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A Reticent Recycler Gets On Board With Dallas’ New Recycling Program

Our green guru has always been a reticent recycler, but Dallas new recycling program may change all that.

The Reticent Recycler
Our green guru admits that, like the rest of this city, she’s never been a recycler. Dallas new recycling program may change all that.

Embarrassing but true: I have never gotten the hang of recycling. The environmentally correct method of trash disposal has always seemed inconvenient, messy, and confusing. What does one do with plastic-coated paper? Do glass bottles and aluminum cans require separate containers? And where am I supposed to segregate all this trash in my already overcrowded kitchen?

Disposing of Hazardous Materials

Disposal of some household materials requires special procedures. Certain products, notably electronics, pose a serious risk to the environment as they contain chemicals such as mercury and lead. Many cleaning products are formulated with equally damaging substances.

Don’t Recycle:
Paint or paint thinners
Many household cleaners
Pesticides or fungicides
Fluorescent light bulbs
Photographic chemicals
Unwanted or outdated medications
Electronic products
Toner cartridges
Cell phones
Smoke detectors
Pool chemicals
Items containing mercury (e.g. thermometers)
Gasoline or unwanted fuels

Rather than be recycled, these items should be taken to facilities that are accustomed to working with hazardous waste materials.

One of the largest centers, Home Chemical Collection Center, can also provide information on special collection events.

 Apparently I am not the only Dallas resident with poor refuse handling skills. In fact, my habit of tossing virtually everything into the garbage puts me alongside the vast majority of our city’s population. Although Texas recycling rate has been ranked in the top 14 on the national scoreboard (2000), the City of Dallas rate has been estimated as low as 2 percent (2004). Clearly we have a long way to go if we want to meet the EPA’s national goal of 35 percent.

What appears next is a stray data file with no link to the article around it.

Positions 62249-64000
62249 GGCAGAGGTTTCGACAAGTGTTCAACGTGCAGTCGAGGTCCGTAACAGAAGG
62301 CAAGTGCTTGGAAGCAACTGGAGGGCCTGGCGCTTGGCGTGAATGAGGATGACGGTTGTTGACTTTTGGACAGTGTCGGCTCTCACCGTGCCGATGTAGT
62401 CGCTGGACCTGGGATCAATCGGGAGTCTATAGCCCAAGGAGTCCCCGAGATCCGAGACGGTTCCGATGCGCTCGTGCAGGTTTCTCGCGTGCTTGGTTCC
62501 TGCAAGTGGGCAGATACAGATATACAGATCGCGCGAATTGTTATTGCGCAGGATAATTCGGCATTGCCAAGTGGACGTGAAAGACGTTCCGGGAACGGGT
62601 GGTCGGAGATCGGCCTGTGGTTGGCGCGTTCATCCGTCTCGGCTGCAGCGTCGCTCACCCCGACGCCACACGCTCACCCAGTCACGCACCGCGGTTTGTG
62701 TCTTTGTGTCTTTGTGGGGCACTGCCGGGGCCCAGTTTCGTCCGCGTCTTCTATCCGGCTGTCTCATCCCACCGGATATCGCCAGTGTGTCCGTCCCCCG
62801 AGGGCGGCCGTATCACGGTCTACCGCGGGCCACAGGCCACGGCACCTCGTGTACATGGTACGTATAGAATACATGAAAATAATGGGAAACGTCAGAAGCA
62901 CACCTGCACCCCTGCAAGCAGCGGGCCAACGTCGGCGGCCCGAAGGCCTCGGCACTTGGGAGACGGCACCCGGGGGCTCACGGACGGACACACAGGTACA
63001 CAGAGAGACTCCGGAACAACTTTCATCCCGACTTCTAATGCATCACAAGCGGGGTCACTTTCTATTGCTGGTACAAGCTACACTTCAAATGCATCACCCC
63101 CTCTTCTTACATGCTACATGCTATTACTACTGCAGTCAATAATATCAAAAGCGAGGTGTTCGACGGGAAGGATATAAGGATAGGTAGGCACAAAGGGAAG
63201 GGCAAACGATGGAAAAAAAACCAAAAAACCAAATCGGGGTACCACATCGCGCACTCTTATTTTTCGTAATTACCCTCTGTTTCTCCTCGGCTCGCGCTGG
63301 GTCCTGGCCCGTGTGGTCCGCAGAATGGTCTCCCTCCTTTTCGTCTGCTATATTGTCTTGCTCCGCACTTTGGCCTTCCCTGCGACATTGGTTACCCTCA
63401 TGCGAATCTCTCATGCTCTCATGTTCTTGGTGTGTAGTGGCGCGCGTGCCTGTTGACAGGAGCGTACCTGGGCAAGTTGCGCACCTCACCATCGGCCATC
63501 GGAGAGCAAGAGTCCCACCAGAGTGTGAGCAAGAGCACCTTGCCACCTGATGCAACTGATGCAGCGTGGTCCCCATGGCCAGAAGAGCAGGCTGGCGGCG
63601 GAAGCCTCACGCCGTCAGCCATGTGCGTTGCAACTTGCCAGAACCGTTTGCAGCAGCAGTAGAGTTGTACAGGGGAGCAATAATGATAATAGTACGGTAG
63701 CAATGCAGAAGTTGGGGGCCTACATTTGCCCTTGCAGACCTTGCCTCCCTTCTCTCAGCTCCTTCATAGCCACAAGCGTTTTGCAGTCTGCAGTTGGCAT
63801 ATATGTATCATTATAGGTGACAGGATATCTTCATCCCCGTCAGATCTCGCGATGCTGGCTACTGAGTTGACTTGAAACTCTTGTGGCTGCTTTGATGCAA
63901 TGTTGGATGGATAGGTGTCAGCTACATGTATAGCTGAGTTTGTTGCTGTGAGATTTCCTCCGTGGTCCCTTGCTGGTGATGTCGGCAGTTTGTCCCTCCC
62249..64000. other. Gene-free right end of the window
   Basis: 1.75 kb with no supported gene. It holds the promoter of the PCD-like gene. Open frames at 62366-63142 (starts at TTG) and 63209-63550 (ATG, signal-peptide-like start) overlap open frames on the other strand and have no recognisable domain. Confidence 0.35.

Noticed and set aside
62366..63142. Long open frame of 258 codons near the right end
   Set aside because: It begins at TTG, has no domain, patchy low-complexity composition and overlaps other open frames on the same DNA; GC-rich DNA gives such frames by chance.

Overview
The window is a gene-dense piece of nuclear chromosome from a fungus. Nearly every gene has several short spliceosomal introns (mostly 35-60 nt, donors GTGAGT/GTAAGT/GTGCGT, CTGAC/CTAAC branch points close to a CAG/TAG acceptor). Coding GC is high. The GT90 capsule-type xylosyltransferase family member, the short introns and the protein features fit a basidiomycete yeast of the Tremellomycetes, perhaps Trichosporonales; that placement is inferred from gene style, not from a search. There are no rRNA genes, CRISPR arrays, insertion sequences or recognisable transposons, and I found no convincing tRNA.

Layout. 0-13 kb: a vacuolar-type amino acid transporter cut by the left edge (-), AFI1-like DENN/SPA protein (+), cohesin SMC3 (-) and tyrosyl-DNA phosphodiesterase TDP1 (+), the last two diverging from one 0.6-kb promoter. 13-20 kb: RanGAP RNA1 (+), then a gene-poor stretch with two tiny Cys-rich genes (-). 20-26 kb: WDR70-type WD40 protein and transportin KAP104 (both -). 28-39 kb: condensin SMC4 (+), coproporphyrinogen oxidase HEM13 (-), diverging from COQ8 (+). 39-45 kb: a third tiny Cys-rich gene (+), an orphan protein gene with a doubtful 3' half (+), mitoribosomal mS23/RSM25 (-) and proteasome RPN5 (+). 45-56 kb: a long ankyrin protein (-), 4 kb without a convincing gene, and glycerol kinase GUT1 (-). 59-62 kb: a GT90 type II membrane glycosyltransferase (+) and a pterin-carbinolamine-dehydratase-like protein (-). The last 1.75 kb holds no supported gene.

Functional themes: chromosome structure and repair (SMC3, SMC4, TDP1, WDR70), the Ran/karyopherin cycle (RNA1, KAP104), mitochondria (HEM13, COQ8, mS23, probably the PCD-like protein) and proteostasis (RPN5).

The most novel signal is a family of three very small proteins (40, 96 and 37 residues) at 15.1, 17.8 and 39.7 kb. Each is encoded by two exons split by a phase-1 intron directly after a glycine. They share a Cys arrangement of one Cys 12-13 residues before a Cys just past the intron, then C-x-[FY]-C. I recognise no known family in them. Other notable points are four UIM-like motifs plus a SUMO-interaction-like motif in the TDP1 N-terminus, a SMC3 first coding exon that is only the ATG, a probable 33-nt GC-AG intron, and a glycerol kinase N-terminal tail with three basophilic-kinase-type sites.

Adding to the problem, our state’s per capita rate of disposal far surpasses the U.S. average of 4.4 pounds per person per day. Conservatively, we Texans dispose of an average of 7.18 pounds per person per day. That’s a lot of garbage.

Dallas Turnaround
Fortunately, all of this bad news has caught the attention of concerned Dallas officials, and a substantially revamped recycling program was launched in October.

The new plan involves single stream technology allowing plastics, paper, aluminum, tin, and all colored glass to be placed in the same container for pickup. Eliminating most of the sorting process has increased recycling rates in other cities across the country. The City of Dallas has provided many residences with new 90-gallon roll carts for use in the program. When space limitations or lack of alley access inhibits the use of the carts, blue plastic bags may be used instead (see specific program details in your neighborhood by visiting the sites in the box at bottom).

So my new mantra is Reuse or Recycle. Easy to say, and now, I have half a chance of making good on it. My great hope is that the rest of the city finds the new recycling process as doable as it appears to be.

Why Recycle?
From any standpoint, the benefits of recycling far outweigh the slight nuisance of trash sorting. Everything we throw away eventually is replaced by something new – much of which is imported from other countries. Squandering natural resources is environmentally damaging, wasteful, and costly.

Eco-sources report that a national recycling rate of 30 percent would save more than five billon gallons of gasoline, reducing foreign oil dependence by more than 100 million barrels annually. Recycling about one-third of our trash would have the same impact on global warming as eliminating the exhaust from 36 million cars. Recycling Sunday newspapers would save 500,000 trees – weekly. 

And if that’s not reason enough, consider the rapid rate at which we are topping off available landfills as well as the time required for materials to decompose: 50 to 80 years for plastic containers, 100 years for tin cans, and 500 years for glass bottles. And, let’s face it, Styrofoam simply never goes away.

The City of Dallas Recycling Resources

For general program details:
For blue bag store locations:
For information on pickup schedules by neighborhood:
For University Park regulations:
For Highland Park regulations:
Or call 3-1-1, the city’s non-emergency number (but be prepared for a long wait).

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